In 2008, Waltz With Bashir, a documentary exploration of the First Lebanon War, was released to wide critical acclaim. The film is animated, told from the perspective of Ari Folman, who dictates his experiences via selective memory. In his search to find what truly happened, specifically regarding the events surrounding the Sabra and Shatila massacres, Ari pieces together the events leading up to the war through candid interviews with old war brothers and on-the-scene non-combatants. In 2009, a graphic novel adaptation was released. The result is a well crafted summation of the film, articulating the conflict as well as redefining principal genre conventions that support the graphic novel format.
Post Traumatic Stress Disorder (PTSD), and how the condition affects veterans of war, is prominent in Waltz With Bashir, with much focus on the trauma of memory. Trauma narrative, which encompasses holocaust and genocide literature, begs the question, “is memory reliable?” How stable is the mind and what does it do to cope with events of tremendous hardship, given the psychological impact survivors feel? Ari’s journey to discover where he was at the time of the war atrocities of Sabra and Shatila is guided by his close friends and their memories; Ari becomes a war correspondent in proxy. Dissociative memory explores the relationship between war journalism and the compilation of facts and data that go into reenacting extreme violence via the written word. Ari’s struggles to remember derive from his own efforts to place distance between himself and what, in reality, happened. Throughout the reconstruction that takes place in the narrative the use of scopes, sights, cameras, and artificial night vision place the reader at the same distance created by Ari. Because the simulation yields Polaroid-like collages of experiential data, going in to the work, the reader, ironically, experiences the war second hand. The disassociation surrounding war is the foil by which war is experienced, stymieing the entire program of war journalism, a problem that Waltz With Bashir addresses.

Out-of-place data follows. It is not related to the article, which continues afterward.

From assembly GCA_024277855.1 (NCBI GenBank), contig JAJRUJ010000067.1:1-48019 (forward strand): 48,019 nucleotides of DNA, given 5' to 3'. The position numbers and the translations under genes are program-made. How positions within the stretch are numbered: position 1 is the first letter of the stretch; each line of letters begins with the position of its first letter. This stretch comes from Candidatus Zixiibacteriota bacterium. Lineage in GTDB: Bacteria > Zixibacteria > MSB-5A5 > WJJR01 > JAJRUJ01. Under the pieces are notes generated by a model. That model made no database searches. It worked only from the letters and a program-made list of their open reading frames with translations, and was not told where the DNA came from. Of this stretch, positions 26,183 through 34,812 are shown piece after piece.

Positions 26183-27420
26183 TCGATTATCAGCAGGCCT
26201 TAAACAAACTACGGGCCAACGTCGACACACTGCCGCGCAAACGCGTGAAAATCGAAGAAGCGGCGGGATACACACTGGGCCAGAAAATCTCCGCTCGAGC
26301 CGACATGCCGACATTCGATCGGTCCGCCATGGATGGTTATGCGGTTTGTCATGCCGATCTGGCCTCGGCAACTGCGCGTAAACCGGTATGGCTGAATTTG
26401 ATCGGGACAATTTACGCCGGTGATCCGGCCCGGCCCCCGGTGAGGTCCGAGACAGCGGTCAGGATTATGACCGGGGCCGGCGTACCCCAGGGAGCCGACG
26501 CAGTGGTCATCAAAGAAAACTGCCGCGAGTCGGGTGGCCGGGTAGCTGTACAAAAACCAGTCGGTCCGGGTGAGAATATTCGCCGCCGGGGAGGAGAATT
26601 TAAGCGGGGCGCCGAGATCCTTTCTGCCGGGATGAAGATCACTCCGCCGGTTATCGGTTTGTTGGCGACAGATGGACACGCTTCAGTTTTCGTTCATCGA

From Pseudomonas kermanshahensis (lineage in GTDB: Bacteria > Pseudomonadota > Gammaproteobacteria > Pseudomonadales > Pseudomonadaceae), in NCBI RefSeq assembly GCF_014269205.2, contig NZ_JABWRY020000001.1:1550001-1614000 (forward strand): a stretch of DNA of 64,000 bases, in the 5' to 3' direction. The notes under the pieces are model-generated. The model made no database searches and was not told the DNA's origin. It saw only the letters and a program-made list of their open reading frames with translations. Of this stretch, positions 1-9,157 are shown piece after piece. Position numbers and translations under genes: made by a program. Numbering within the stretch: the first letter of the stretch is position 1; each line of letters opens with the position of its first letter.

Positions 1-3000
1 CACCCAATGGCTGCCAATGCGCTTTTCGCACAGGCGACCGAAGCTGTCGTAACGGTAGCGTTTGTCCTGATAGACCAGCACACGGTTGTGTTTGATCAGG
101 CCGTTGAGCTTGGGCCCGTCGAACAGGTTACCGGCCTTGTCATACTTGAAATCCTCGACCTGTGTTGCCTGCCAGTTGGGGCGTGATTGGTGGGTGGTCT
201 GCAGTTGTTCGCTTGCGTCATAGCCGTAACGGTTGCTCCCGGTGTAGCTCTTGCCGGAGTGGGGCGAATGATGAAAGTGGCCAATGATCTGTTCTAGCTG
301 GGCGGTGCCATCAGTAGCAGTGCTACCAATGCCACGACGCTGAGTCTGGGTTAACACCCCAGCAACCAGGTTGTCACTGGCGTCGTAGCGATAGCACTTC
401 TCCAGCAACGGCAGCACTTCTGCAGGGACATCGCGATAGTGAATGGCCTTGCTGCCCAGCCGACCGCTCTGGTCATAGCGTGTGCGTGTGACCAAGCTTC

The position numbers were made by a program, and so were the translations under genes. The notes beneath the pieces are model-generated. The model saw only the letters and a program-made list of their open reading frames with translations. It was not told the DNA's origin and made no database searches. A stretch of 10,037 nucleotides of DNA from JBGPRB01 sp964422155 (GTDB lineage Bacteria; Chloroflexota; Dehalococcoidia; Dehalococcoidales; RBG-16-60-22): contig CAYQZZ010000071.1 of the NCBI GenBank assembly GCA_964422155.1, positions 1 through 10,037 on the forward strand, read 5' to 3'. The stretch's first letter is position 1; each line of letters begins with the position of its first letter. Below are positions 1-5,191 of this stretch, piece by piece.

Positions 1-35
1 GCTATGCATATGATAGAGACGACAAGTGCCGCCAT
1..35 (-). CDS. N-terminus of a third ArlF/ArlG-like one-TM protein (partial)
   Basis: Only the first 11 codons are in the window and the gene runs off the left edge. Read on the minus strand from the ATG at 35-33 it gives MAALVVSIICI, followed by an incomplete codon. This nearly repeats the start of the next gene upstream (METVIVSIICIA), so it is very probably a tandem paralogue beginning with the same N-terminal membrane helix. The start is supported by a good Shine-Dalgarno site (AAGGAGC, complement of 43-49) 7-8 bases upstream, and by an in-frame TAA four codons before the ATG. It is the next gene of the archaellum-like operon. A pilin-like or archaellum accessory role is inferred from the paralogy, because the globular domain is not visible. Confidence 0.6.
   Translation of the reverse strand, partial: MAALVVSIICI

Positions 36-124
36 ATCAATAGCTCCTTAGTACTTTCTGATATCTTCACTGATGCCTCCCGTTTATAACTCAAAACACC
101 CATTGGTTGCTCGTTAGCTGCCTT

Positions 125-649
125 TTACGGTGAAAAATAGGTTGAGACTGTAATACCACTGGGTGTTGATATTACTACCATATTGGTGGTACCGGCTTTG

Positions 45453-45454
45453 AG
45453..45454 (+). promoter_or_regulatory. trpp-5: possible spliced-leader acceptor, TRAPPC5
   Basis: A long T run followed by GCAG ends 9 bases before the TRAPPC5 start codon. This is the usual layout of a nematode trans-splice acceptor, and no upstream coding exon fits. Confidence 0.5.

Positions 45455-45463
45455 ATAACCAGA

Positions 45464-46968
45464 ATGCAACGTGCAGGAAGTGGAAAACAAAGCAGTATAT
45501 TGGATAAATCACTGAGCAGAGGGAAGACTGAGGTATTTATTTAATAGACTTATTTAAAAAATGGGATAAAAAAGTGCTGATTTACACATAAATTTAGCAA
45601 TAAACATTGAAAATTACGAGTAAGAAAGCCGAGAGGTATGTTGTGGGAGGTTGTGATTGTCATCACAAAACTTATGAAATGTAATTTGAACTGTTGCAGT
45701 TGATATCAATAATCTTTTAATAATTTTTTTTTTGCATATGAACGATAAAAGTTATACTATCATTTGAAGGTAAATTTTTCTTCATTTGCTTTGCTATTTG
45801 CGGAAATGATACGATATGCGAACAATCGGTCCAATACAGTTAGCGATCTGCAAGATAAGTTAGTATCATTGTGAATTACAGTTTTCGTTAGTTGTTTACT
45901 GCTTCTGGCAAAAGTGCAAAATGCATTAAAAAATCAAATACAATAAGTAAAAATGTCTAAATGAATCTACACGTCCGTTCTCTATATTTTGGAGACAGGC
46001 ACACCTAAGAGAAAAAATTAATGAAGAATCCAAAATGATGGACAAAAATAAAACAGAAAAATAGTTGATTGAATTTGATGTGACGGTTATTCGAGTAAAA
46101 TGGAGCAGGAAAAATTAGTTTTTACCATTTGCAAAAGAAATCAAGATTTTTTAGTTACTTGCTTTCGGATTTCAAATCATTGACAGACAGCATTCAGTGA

Most graphic novels conjure images of caped vigilantes serving up justice, but Waltz With Bashir breaks this mold decisively, primarily because the tale concerns the memoirs of real people from real events. Sequential art captures moments in time, eulogizing each frame as iconic moments that demand our attention. Though Waltz With Bashir was originally an animated film, the graphic novel adaptation allows a new level of immersion that was not possible with the film. The rotoscope effect employed by Ari in development of the film forces the viewer to embrace the film as some kind of surreal fantasy. Again, it poses the question, “did the massacre of Sabra and Shatila really happen?” The stillness of the graphic novel enhances the meditative reflections of Ari. Moments of cruelty, like the killing of animals and non-combatants freeze frame as moments of time. The lack of sound, which played an integral part in the film, specifically in the scene where Frenkel “waltzes” with his machine gun to Chopin’s Waltz in C-Sharp Minor, enhances the casualties of war and roots the reader in each frame. In the graphic novel are, at least, a half dozen sequences, silent crescendos that narrow perspective and filter through the lens of Ari’s experiences. The impact is profound, and claustrophobic. In a war fueled by nationalistic ambitions and the defense of arcane lands, why is it that the Israelis and Palestinians yielded so little regard for the very people each side was trying to preserve. The answer is clear, but subtle, as Ari recalls being ordered to port an APC full of the dead and wounded to a staging area littered with corpses.